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Clockwise from top left: Zorro the Musical, Thee Glee Club (photo by Marc Brenner), The Tempest (photo by Robert Workman) and Rockets and Blue Lights
Clockwise from top left: Zorro the Musical, Thee Glee Club (photo by Marc Brenner), The Tempest (photo by Robert Workman) and Rockets and Blue Lights
winsome pinnock

Winsome Pinnock

Writer, whose latest show Rockets and Blue Lights was in previews at Manchester’s Royal Exchange

Throughout rehearsals, the news about coronavirus had been in the background, and then on March 12, shortly before we were due to start previews, Broadway closed down. That was when I began wondering whether we would make it to press night on the 17th, and in fact whether we should.

The first previews went very well, and we were still working hard on getting the show ready for opening. But at the back of our minds we knew that it might have to be postponed. Then on the Monday, Boris Johnson did that awful thing where he said people should avoid public gatherings, but didn’t officially close theatres. We were told by the Royal Exchange team that the show would not be going ahead that night, which was absolutely the right decision.

It really upset me that all the company’s hard work would not get to be shared publicly. The play had really come into its own during previews, and I was so proud of Miranda [Cromwell, the show’s director] and the team. On what would have been press night, we performed for a few people who worked in the theatre. It was an incredible thing to be part of. We had a Zoom party recently to celebrate what would have been the final night.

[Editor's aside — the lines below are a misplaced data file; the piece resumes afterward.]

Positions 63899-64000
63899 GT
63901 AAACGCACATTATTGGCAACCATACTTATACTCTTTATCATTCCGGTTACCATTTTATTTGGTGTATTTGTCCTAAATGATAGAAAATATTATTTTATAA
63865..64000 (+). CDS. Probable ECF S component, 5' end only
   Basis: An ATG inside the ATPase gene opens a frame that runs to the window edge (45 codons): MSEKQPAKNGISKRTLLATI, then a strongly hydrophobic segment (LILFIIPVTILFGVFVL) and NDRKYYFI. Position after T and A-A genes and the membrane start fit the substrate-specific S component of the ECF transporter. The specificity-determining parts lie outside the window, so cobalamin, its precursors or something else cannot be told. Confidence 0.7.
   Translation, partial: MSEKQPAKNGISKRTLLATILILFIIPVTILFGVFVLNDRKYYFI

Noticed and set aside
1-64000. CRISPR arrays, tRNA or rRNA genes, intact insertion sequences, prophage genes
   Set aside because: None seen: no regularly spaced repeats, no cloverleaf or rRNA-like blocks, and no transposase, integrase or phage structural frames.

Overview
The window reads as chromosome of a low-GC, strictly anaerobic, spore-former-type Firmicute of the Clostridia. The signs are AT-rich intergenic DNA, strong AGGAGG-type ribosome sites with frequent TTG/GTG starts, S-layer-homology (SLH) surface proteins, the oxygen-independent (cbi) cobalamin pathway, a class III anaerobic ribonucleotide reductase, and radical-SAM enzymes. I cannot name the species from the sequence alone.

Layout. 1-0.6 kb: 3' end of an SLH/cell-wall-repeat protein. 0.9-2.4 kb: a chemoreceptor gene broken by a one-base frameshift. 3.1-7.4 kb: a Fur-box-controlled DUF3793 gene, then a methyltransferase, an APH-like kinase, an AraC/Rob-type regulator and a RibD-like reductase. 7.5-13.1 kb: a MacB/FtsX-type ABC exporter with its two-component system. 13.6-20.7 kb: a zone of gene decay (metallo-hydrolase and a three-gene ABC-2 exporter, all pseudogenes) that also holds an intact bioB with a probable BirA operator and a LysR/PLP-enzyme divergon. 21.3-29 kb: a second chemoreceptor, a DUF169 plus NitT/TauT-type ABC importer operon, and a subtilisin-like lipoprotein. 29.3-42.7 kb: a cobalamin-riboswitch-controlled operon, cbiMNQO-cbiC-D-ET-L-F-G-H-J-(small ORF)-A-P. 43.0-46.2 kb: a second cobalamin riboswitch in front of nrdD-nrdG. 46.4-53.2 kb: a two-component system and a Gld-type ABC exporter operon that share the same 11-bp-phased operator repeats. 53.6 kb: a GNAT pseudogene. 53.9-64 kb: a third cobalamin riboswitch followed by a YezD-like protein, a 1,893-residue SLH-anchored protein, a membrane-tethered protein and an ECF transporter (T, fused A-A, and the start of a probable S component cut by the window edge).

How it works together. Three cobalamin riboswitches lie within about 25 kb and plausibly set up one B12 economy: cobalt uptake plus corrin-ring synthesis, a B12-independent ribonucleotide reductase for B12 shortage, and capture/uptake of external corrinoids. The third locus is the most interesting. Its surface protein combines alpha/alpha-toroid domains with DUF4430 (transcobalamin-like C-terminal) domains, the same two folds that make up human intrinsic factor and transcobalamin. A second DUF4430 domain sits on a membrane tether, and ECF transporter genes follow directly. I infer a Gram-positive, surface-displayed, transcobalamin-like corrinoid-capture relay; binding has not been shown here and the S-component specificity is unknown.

My hope is that the production will be remounted at some point and people will get to see the company’s beautiful work

Rachel Graham

Rachel Graham

Deputy stage manager, was working on previews of Zorro the Musical at Manchester’s Hope Mill Theatre

The day that the initial restrictions were announced was our day off and I had literally just sent out the rehearsal/show call. We were still in previews and were hoping to go on for a couple more days, but very quickly it became clear that the situation was changing at a dramatic rate. The next day was rescheduled to a company meeting.

That meeting was very emotional, and afterwards we signed programmes and posters for each other and said goodbyes as people headed back to their own homes before the lockdown got stricter. Then we just left; everything is still in the theatre, as it was on what turned out to be our final show.

The first few days were almost like going through a grieving process. The fact the show had ended so suddenly, and before we had even had press night, was really upsetting. We knew we had something special and were excited to continue the run.

The company has stayed very close throughout lockdown. The love we had for this show and for each other will only grow, and feel even better the second time round. I’m sure that first round of applause will bring tears to many eyes, not least mine.

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